By Wendy K. D. Selig, president and CEO of Melanoma Research Alliance
By Robert Weiner and Patricia Berg, PhD
You can’t sequester cancer. You can only hurt the research to treat and prevent the diseases, and stop the treatments themselves.
Large medical centers across the U.S. are investing in a burgeoning area of healthcare for their cancer patients: precision medicine. Substantial investments are being made to not only build new laboratory facilities and purchase research equipment, but also to staff these new facilities.
By Karen Elkins, PhD, a biomedical scientist and science writer currently working in the field of microbiology and immunology.
The much-contested question of whether or not a gene can be patented is under judicial scrutiny once again. The U.S. Supreme Court listened to oral arguments today regarding Myriad Genetic’s patent of two genes, BRCA1 and BRCA2, which have been linked to increased cancer risk in both women and men. The American Civil Liberties Union is challenging this patent on behalf of a group of researchers, medical groups and patients. The timing of the hearing is rather serendipitous, just one day after the 10th anniversary of the completion of the Human Genome Project.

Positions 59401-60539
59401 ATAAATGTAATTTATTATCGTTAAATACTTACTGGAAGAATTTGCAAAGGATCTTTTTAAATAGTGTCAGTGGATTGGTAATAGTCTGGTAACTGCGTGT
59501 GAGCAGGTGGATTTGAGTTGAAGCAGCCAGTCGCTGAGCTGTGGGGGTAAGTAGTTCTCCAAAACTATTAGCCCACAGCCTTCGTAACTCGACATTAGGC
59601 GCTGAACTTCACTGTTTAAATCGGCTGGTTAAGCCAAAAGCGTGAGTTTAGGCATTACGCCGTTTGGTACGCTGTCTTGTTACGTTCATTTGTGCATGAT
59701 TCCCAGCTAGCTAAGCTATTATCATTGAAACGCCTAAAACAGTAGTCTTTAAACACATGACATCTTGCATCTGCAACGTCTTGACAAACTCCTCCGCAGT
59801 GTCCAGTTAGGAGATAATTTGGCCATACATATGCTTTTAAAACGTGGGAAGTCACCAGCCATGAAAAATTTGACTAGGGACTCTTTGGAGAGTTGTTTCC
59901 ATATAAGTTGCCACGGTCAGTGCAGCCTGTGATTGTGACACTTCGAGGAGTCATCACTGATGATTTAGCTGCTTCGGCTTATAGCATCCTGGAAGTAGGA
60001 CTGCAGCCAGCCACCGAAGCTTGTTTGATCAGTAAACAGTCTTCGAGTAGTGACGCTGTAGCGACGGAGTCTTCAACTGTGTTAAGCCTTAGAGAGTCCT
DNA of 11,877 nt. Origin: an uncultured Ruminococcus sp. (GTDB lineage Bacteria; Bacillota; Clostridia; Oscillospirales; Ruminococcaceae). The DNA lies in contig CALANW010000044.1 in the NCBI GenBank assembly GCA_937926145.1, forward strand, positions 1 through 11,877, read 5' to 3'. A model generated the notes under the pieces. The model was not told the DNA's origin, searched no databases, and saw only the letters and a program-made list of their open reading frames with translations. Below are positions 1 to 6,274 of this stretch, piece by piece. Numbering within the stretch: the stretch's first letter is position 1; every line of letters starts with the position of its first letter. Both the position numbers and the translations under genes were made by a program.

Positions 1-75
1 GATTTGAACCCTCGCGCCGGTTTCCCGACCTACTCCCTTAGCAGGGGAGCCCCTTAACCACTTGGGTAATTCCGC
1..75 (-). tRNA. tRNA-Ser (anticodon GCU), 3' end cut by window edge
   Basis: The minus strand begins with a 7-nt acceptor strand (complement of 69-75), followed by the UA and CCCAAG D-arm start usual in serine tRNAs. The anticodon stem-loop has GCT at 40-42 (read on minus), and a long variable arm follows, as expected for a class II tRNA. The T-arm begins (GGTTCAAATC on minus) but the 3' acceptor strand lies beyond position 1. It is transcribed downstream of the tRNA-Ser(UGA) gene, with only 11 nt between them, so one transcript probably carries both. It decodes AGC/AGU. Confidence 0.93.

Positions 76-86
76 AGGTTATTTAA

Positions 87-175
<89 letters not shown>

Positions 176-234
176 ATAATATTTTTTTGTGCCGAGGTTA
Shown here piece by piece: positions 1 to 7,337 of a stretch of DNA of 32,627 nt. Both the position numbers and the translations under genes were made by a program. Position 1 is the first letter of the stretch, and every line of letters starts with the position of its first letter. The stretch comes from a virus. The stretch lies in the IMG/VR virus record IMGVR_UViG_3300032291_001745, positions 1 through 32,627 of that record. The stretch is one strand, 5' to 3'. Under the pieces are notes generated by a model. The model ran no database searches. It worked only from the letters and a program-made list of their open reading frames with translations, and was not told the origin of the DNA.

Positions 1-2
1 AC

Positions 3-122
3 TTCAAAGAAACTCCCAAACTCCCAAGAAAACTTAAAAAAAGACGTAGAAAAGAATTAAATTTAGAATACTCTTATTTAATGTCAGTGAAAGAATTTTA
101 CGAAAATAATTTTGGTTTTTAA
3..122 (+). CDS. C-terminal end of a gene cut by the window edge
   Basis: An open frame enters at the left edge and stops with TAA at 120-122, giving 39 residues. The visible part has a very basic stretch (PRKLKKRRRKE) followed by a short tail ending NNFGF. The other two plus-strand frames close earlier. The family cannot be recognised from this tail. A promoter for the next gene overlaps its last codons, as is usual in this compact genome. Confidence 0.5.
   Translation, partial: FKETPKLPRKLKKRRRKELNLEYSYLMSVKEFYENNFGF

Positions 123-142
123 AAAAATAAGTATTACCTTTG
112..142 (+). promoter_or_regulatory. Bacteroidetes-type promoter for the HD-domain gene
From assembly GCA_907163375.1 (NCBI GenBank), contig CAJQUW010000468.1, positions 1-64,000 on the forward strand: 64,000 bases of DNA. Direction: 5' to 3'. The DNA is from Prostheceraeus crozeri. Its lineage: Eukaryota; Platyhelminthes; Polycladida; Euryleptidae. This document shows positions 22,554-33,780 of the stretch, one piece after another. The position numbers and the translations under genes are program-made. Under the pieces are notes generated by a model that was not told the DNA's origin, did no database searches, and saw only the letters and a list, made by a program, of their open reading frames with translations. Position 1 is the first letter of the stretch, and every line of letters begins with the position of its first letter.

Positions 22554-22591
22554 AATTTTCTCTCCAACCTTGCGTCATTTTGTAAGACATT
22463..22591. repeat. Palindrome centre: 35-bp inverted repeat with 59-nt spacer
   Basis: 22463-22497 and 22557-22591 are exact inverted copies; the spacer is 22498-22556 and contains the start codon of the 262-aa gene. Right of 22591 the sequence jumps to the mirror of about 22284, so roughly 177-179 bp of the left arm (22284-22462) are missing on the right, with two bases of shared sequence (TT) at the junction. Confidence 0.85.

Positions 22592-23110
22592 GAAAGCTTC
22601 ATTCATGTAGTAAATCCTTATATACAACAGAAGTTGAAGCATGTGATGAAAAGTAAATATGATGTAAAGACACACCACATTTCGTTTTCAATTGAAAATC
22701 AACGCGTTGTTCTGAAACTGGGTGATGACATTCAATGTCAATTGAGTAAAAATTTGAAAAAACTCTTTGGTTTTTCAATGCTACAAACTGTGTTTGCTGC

This guest post comes from Edward Grandi, Executive Director of the American Sleep Apnea Association.
The public health community is on alert over a new strain of avian flu that has made the jump from birds to people, resulting in six confirmed deaths in China.
’At this point it’s a matter of anxious waiting and good surveillance,’ Research!America Board member Georges Benjamin, MD, executive director of the American Public Health Association, told Politico Pro.
Next Monday, April 8, is the Rally for Medical Research! Speakers at the rally will include Research!America Chair the Honorable John Edward Porter, Rep.
Scientists at Memorial Sloan-Kettering Cancer Center, a Research!America member, have successfully treated a handful of leukemia patients with cutting-edge immune cell therapy. This therapy, similar to previous trials at the University of Pennsylvania and the National Cancer Institute, modifies the patient’s immune cells so that they recognize and kill the cancer cells.